The Giving Season

No, I’m not talking about Christmas, I’m talking about the fruit bearing season in Abruzzo. Our very good friend Nino brought us this wonderful collection today. We have figs, large tomatoes, cherry tomatoes, peppers, and then his wonderful wife baked biscotti…I don’t think I’ll ever lose weight here.

When I walk I see trees bursting with fruit and the wonderful scent of jam making and baking wafts from open windows as I pass by.

It’s only going to get better as we move into Autumn.

Autumn in the Air

It’s September (Settembre) tomorrow. Even though the temperatures are still in the upper 20’s (upper 70’s lower 80’s in Fahrenheit), it’s feeling a little cold. After three months of upper 30’s (upper 90’s f) anything feels cold. I’m enjoying it though.

It’s the season to bake pies and make preserves. This year seems to have been a good year for figs. I’ve made lots of fig jam, (marmellata), and a big tray for fresh fig pies. The hot peppers are ready too, so I’m making jars of delicious pecante (hot pepper) sauce. There are fruit trees everywhere. Yesterday we were given a big bag of the delicious plums. Small, yellow and sweet. Yes, they were definitely plums and not apricots.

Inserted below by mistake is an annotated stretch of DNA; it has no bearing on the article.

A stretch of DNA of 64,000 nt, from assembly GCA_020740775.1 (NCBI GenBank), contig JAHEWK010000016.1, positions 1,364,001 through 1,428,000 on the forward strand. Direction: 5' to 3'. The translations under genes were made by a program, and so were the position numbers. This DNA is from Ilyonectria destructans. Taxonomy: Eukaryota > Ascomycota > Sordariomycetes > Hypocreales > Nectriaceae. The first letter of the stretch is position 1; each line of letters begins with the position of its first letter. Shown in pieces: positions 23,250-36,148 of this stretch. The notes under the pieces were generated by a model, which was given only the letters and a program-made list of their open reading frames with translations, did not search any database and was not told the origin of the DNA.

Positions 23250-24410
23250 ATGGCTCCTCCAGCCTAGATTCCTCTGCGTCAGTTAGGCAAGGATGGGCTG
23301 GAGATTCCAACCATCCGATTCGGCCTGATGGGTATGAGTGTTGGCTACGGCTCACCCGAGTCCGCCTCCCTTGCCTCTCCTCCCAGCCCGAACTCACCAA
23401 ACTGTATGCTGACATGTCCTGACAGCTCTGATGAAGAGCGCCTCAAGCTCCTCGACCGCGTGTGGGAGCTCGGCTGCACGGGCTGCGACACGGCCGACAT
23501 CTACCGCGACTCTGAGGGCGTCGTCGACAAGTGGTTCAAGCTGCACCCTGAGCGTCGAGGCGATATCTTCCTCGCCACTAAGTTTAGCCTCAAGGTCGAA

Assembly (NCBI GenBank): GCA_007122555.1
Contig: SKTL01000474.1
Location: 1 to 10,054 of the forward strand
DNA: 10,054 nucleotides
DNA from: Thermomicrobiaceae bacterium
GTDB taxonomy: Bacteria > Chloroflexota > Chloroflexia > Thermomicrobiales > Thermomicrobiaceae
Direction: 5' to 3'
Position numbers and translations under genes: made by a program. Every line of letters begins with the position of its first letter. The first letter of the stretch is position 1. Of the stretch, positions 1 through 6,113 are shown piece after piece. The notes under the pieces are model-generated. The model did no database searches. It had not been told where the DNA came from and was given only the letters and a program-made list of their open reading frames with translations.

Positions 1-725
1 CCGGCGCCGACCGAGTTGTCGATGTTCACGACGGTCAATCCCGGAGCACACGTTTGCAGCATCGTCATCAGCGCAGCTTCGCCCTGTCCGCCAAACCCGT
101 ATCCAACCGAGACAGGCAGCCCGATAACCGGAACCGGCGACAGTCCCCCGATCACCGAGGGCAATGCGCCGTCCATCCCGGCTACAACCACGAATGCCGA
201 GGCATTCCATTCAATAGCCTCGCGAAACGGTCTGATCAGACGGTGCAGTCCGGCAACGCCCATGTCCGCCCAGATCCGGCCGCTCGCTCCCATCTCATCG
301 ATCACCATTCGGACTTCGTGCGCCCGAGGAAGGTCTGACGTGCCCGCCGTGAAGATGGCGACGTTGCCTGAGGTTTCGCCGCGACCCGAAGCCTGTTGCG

Today we stacked logs in the garage ready for the cold weather. Neatest stack of logs I’ve ever seen, stacked the Italian way. I’m looking forward to cozy evenings in front of the fire.

I had my first facial in Italy today, just down the road in Villa Santa Maria. Lovely little place. Even after being here a year, I could only understand half of what she said to me, but she was patient. It was very relaxing.